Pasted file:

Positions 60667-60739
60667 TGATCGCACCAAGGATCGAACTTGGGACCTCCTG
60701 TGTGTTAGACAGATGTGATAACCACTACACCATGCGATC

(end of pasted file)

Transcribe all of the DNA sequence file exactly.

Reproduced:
Positions 60667-60739
60667 TGATCGCACCAAGGATCGAACTTGGGACCTCCTG
60701 TGTGTTAGACAGATGTGATAACCACTACACCATGCGATC